The budget Szymaniak presented did not include the option for any student.
“This budget includes additional special education programming [$570,000] to try to retain our students from going out of district,” Szymaniak said. “It’s an initial cost in this budget, but as years go by — and even in this fiscal year — we will see monies coming back to the district and keeping our kids here.”
A high school science teaching position [$75,000], cut a couple of years ago will prevent the need to have a teacher instruct out of their license area, which the state does not allow.
Refreshing the district’s inventory of outdated Chromebooks [$150,000] is also included in the budget. Devices reaching end of life no longer support software for the MCAS exams.
Four staff positions, one of which would facilitate special education efforts, aimed at intervening in student regression at the elementary and middle school levels is forecast to cost about $375,000.
“I’m speaking of academic intervention,” said Assistant Superintendent George Ferro. “What we would like to do is have a district elementary intervention team.”
Regression is also a concern with special education, explained Director of Student Services Lauren Mathisen.
“Unfortunately a lot of our students in out-of-district programs have experienced COVID-related shut-downs,” she said. “Many students have missed five, six weeks or more of their education and these are students who really require structure and routine in their program to make progress.”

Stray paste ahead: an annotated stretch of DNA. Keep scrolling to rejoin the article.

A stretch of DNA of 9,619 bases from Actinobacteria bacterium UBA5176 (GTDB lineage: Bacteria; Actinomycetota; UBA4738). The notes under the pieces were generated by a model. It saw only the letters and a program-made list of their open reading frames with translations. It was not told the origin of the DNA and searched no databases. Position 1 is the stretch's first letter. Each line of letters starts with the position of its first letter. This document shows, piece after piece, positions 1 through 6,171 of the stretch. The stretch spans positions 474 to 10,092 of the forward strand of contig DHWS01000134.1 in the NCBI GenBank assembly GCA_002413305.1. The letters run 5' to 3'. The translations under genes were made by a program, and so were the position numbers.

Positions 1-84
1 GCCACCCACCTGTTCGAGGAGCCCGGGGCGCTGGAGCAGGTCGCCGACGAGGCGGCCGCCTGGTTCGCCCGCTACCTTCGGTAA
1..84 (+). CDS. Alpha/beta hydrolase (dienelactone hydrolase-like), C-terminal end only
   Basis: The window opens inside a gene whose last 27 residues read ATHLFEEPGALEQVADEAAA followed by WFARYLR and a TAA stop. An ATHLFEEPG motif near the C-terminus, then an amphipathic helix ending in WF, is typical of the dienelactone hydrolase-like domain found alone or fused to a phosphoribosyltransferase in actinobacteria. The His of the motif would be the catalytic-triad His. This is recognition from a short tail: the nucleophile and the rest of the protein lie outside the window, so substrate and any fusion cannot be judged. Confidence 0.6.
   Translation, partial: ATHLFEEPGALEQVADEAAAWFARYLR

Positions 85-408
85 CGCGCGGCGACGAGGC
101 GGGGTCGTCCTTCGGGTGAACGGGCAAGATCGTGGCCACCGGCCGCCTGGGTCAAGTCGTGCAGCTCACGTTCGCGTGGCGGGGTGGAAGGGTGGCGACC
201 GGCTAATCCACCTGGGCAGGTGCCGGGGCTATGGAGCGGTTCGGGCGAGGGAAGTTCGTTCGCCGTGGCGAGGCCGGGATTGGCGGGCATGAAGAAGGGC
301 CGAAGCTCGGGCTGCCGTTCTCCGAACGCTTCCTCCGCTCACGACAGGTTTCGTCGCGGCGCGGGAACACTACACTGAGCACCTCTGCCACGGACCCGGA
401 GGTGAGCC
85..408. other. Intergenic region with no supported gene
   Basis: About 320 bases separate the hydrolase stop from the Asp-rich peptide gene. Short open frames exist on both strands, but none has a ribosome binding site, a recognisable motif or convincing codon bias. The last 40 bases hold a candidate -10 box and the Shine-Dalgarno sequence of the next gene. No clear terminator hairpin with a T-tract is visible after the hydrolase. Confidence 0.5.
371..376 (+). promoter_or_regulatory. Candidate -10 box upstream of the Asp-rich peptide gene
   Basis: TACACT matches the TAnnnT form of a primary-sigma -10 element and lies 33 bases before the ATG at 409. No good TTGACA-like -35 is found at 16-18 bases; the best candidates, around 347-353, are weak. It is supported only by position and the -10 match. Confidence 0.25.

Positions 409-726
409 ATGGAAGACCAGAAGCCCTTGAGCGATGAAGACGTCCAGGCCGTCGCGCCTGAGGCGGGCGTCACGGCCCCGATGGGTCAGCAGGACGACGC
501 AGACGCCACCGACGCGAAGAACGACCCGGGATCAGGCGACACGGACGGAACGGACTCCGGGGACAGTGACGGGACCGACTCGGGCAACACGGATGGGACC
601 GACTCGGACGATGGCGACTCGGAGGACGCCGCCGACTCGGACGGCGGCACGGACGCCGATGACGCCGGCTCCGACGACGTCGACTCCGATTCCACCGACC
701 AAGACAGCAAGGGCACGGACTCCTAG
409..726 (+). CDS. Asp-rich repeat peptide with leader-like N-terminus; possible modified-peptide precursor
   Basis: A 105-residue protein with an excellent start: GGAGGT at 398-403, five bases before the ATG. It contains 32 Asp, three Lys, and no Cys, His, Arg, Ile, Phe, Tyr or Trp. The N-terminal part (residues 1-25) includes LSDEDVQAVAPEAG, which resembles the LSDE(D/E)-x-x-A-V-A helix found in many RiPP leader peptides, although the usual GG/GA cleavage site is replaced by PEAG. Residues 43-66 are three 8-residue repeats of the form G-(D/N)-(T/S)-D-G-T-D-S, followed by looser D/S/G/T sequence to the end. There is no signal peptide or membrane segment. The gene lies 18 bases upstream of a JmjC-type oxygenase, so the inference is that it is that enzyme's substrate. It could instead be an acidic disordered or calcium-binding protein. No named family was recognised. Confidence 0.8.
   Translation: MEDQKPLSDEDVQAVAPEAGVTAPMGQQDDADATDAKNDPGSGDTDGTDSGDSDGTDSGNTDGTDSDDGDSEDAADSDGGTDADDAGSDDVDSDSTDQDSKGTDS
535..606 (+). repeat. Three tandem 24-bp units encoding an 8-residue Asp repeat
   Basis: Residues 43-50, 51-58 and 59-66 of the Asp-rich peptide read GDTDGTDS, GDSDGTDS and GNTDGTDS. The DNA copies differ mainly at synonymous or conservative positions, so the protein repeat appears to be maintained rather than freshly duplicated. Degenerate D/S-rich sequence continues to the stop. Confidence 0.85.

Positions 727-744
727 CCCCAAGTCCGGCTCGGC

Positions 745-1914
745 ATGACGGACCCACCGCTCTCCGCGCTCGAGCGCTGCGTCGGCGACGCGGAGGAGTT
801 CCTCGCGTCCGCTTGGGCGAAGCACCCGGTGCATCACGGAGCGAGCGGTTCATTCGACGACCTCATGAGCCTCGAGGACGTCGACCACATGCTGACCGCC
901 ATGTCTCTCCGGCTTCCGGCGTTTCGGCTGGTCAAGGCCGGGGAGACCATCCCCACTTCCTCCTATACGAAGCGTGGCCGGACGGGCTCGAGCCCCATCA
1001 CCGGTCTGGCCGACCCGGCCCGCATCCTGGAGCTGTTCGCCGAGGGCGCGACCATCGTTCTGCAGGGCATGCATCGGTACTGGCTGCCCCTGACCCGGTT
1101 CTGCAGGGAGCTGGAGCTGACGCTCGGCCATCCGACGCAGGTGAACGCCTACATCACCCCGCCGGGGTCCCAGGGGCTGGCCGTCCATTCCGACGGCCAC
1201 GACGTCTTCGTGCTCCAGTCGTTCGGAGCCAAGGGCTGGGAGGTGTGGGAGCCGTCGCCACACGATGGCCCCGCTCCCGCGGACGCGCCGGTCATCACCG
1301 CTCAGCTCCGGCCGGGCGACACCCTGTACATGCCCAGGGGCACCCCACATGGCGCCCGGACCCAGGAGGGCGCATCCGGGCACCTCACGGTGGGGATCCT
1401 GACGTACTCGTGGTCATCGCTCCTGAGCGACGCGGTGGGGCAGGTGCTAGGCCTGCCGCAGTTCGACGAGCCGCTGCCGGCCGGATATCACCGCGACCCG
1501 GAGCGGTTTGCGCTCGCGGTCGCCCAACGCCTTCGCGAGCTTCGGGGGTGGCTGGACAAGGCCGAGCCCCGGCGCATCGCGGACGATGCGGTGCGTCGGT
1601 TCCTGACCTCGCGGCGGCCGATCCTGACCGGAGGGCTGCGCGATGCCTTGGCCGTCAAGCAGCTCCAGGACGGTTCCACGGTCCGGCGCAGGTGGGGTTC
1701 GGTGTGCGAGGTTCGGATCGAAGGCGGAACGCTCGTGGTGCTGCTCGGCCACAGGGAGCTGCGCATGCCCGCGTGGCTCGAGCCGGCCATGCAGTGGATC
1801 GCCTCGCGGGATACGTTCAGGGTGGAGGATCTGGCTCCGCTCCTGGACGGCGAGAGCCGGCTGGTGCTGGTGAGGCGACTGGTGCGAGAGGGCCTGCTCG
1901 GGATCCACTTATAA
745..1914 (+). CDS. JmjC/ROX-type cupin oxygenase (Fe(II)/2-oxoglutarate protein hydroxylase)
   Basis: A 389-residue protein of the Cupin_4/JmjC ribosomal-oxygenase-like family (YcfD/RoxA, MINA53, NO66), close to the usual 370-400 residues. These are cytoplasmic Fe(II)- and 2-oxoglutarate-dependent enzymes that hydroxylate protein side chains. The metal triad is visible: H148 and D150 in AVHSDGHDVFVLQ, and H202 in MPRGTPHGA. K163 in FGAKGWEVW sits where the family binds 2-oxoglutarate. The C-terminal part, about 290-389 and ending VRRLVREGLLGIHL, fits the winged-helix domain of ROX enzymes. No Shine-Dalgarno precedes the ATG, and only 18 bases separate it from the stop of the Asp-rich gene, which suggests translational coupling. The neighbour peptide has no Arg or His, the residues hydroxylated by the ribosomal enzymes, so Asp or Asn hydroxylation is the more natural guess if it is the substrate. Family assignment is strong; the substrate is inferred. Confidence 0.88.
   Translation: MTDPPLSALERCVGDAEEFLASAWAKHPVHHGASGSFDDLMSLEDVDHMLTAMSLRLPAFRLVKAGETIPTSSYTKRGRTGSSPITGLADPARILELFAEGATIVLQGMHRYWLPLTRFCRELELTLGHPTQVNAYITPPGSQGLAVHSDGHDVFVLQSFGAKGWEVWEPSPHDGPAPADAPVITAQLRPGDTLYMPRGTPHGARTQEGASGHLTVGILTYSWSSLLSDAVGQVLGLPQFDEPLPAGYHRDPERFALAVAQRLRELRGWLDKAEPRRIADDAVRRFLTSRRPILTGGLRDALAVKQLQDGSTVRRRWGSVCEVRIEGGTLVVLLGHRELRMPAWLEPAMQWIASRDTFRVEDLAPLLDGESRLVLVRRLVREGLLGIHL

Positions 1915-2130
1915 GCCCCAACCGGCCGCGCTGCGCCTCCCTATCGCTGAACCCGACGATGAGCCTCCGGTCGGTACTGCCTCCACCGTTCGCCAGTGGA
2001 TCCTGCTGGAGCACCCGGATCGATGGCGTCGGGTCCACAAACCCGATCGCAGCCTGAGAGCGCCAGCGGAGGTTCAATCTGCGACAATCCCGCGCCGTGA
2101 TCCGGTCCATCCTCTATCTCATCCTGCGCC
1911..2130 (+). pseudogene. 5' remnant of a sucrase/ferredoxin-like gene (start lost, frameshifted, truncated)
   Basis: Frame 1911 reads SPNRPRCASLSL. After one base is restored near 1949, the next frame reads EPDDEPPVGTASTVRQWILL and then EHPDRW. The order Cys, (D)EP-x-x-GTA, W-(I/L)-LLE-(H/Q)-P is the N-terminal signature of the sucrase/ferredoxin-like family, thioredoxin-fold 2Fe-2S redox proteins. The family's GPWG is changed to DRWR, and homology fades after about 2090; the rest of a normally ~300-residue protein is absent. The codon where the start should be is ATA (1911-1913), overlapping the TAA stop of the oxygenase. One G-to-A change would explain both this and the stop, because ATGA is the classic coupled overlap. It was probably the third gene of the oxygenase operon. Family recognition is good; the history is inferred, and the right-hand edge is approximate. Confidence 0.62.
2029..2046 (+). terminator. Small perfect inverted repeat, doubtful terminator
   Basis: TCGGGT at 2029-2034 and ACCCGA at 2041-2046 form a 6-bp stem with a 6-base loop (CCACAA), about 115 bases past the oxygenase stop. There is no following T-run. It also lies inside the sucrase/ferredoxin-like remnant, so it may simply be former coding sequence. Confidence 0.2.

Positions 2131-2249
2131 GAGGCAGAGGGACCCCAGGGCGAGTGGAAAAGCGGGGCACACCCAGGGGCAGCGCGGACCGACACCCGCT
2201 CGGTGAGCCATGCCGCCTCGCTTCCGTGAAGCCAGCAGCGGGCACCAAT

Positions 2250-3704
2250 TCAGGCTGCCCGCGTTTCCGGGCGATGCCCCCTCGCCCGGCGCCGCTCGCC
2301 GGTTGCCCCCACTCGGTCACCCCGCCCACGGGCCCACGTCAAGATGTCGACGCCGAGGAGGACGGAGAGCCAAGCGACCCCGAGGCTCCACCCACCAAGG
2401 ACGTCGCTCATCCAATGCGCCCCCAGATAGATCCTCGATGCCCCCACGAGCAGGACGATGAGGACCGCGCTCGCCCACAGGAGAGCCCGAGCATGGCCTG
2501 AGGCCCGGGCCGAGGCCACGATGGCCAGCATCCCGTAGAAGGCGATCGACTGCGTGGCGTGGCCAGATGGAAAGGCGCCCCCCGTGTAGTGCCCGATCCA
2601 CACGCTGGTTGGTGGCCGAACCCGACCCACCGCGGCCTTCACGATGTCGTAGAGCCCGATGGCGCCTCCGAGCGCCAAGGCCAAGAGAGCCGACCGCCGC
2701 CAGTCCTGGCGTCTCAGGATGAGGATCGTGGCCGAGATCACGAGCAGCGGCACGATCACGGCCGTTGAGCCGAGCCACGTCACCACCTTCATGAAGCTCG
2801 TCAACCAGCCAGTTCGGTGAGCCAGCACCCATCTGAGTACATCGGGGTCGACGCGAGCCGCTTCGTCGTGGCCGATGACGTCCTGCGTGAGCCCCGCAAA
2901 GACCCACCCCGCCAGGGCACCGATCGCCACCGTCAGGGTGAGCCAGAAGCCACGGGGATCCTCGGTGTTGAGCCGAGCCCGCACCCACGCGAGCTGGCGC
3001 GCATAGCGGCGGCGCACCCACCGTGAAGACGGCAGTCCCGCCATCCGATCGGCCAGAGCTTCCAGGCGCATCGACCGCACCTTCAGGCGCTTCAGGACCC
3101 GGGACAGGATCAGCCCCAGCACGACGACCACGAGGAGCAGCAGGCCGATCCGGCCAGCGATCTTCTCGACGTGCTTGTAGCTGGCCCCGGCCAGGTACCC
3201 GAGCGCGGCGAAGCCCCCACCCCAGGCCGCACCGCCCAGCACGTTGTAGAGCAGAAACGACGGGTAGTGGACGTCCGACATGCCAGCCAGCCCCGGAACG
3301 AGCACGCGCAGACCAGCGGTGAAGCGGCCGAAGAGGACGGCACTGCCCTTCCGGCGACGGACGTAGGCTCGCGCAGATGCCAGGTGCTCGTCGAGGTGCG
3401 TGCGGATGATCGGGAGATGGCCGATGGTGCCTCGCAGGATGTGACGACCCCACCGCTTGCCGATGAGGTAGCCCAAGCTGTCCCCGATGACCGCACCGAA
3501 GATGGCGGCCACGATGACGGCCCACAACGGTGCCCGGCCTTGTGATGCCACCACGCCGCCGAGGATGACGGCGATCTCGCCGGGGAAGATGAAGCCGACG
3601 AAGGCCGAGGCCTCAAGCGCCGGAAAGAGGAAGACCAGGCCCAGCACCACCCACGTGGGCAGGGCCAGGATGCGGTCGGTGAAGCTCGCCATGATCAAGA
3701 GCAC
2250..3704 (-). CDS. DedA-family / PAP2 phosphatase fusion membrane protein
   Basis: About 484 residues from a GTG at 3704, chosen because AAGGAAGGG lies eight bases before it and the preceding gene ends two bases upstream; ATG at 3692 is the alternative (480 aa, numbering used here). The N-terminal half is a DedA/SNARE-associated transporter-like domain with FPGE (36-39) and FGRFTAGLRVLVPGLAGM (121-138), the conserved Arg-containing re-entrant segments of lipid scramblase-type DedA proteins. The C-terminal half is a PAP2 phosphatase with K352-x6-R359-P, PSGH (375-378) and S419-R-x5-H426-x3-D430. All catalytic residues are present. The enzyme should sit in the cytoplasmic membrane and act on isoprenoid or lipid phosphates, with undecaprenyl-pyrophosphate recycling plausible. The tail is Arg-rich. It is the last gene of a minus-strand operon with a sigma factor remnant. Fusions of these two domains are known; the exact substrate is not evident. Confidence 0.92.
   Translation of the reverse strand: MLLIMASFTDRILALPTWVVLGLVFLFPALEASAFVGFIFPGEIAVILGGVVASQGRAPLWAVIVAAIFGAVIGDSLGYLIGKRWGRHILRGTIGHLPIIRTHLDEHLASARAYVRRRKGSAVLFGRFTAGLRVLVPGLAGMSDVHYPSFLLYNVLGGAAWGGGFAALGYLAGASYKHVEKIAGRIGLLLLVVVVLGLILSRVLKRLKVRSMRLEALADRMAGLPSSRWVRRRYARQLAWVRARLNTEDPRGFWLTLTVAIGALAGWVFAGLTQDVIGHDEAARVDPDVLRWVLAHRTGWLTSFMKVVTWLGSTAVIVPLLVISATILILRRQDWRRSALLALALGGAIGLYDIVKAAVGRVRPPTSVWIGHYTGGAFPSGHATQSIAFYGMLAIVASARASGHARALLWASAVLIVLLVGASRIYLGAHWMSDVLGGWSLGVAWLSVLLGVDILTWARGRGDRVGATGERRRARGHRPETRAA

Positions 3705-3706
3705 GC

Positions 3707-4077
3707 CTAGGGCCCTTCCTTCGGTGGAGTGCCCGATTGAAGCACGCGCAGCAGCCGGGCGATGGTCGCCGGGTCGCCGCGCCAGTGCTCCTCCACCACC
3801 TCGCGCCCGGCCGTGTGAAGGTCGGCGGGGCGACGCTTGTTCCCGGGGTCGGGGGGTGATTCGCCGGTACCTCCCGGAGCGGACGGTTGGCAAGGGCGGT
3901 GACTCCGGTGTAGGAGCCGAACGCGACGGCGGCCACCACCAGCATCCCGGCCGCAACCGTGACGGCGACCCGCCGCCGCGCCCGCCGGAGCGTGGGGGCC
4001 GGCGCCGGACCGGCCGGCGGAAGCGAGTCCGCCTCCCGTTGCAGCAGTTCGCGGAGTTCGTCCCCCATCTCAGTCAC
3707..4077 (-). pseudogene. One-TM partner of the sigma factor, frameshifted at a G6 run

Interruptions mean added expenses to support services to the students, including home visits.
Since 2014, when the approved budget was $44,576,361, district budgets have been slowly increasing, with the fiscal 2020 budget at $55,320,238 representing a 5.5-percent increase over the 2014 budget.
“We are starting to get back on track from the losses of 2015 and 2016, Szymaniak said.
Whitman-Hanson received $24,776,700 in Chapter 70 state aid in 2020.
“We receive quite a bit of money from the state, compared with some other local districts, and we’re getting there, but we’re still spending less per-pupil than other districts,” he said.
Increases sought in the budget include $1,071,450 for salary lines to accommodate union negotiations, $100,000 for health insurance and $90,000 in transportation in addition to the science teacher, regression intervention, special ed and technology requests.
Of the $57,955,988 in the fiscal 2022 budget, salaries comprise $31,154,756 of the total and expenses $26,801,232.
The district also covers, within the budget, $9,455,513 in employee benefits and support expenses covered by towns in non-regional districts.
Revenues include $25,951,287 in state revenue, $31,314,008 from assessments, $600,000 in Circuit Breaker special education assistance, $90,693 in local receipts.
School Committee member Dawn Byers asked to see class size numbers at a future meeting swell as questions on special education and social-emotional support programs.
Szymaniak said enrollment studies for both towns should be completed by the March 10 meeting, although he said he was not certain if class size numbers would be available by then.